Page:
Mr. Obama’s edge over Mrs. Clinton is 700,000 votes out of 26 million cast, excluding caucuses and the disputed Florida and Michigan results. About 12 million people are eligible to vote in the remaining contests.

Aides to the two candidates said even with the best possible showing for Mrs. Clinton in the states ahead, it was hard to see how she could pass Mr. Obama without Michigan and Florida.

She received 300,000 more votes than Mr. Obama in Florida in January. In Michigan, where none of her major opponents were on the ballot, she drew 62,220 more votes than the rest of the opponents. Mrs. Clinton’s advisers said that absent some deal to seat the delegates from those states, the campaign would still argue that the popular vote in Michigan and Florida be counted.

“The popular vote is the popular vote for all to see,” said Harold Ickes, a senior adviser to Mrs. Clinton. “For people to claim that because the delegates weren’t seated you can’t count the popular vote seems somewhat goofy.”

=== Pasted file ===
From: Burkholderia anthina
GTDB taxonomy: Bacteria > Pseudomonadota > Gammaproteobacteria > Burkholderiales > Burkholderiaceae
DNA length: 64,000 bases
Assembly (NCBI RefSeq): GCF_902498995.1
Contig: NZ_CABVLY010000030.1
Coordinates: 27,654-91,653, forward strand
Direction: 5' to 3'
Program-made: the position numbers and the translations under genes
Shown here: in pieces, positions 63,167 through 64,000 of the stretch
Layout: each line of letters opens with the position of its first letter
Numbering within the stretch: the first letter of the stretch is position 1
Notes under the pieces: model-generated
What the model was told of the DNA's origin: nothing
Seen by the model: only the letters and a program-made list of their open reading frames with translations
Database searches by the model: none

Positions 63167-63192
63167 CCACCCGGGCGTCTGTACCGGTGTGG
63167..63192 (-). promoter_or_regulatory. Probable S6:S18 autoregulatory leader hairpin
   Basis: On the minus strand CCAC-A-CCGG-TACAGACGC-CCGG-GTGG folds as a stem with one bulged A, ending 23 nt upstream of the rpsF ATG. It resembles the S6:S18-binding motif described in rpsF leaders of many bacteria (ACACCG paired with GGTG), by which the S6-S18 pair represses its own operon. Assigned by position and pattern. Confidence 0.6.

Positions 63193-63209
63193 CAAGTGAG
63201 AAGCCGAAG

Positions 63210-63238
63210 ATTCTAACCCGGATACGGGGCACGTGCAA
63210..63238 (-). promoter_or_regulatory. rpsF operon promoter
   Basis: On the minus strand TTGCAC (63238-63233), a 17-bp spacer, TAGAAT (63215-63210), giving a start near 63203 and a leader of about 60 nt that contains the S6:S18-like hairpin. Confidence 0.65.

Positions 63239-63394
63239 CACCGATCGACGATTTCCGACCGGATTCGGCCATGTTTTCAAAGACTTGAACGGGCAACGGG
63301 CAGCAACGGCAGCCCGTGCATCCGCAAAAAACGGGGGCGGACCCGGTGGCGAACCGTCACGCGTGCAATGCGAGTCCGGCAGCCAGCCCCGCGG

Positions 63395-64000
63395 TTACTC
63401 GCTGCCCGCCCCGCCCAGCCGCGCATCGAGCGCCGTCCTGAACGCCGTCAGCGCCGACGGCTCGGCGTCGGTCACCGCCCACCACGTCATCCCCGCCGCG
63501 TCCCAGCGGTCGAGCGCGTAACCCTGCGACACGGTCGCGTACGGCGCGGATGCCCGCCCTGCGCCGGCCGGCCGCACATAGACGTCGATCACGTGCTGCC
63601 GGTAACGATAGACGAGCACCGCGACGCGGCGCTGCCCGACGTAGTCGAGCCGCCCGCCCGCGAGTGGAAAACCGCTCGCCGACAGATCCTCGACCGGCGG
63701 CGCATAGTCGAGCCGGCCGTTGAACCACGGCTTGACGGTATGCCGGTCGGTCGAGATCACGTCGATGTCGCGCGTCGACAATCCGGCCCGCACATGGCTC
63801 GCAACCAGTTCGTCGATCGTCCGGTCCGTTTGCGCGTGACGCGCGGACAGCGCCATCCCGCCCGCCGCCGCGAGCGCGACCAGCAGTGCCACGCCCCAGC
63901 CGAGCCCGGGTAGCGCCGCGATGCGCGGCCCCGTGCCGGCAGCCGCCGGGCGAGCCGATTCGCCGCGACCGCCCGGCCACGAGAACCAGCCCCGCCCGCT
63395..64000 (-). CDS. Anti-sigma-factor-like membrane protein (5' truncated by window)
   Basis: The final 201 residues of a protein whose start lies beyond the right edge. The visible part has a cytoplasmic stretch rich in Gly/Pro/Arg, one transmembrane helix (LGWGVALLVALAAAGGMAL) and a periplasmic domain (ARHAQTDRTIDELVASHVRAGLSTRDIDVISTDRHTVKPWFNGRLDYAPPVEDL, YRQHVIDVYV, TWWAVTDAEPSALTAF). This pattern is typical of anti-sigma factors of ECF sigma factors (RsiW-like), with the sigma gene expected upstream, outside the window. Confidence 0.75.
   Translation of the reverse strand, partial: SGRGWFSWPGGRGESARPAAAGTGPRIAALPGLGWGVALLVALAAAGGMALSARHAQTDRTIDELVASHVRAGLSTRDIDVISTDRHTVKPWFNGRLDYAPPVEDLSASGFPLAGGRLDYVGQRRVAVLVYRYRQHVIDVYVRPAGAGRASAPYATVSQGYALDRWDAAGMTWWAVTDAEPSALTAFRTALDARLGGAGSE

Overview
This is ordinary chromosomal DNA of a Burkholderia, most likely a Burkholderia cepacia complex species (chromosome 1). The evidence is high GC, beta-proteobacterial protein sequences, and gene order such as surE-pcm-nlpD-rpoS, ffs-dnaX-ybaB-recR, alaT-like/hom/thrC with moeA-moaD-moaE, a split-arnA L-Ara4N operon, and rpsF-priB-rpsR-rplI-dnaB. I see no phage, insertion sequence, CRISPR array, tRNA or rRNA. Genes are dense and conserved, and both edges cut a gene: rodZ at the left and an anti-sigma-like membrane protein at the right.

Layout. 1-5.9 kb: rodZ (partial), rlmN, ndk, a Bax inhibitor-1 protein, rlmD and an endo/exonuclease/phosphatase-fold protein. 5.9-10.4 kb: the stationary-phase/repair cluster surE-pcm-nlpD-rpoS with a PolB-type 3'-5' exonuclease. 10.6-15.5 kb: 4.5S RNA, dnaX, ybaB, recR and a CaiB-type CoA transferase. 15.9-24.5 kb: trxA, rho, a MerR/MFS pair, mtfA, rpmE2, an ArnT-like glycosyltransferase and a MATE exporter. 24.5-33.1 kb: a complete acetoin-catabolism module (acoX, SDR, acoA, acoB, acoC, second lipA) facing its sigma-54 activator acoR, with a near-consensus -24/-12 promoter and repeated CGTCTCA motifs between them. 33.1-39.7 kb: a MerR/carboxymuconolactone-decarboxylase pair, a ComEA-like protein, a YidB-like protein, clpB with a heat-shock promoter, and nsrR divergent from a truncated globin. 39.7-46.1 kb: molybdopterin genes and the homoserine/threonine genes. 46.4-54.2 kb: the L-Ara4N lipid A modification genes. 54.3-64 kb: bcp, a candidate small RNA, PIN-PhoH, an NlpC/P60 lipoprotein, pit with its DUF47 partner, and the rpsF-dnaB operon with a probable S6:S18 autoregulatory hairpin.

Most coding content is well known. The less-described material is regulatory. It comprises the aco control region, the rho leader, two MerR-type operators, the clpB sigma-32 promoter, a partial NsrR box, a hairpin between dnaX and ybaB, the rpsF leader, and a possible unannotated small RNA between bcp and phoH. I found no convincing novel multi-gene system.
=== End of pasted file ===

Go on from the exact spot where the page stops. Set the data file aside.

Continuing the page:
Yet that could be a tough argument to make. None of the candidates campaigned in Michigan or Florida, and Mr. Obama’s name did not appear on the Michigan ballot.

Finally, Mrs. Clinton’s aides hope that disclosures about Mr. Obama’s past like the one involving Mr. Wright could give superdelegates’ pause. Mr. Devine said he thought that at least in terms of Democratic primary voters Mr. Obama had turned the furor to his advantage with his speech on race.

“Obama, confronted by an issue that was boiling, seemed to wade into it with a speech that was in many ways profound,” Mr. Devine said. “As a result, now these people who were so interested and awakened by his candidacy are back with him again. Instead of this being a setback, it becomes an opportunity.”

But the audience now is as much the Democratic superdelegates, who are especially attuned to politics and questions of electability in the fall, as it is rank-and-file voters.

Mrs. Clinton’s advisers said they had spent recent days making the case to wavering superdelegates that Mr. Obama’s association with Mr. Wright would doom their party in the general election.

That argument could be Mrs. Clinton’s last hope for winning this contest.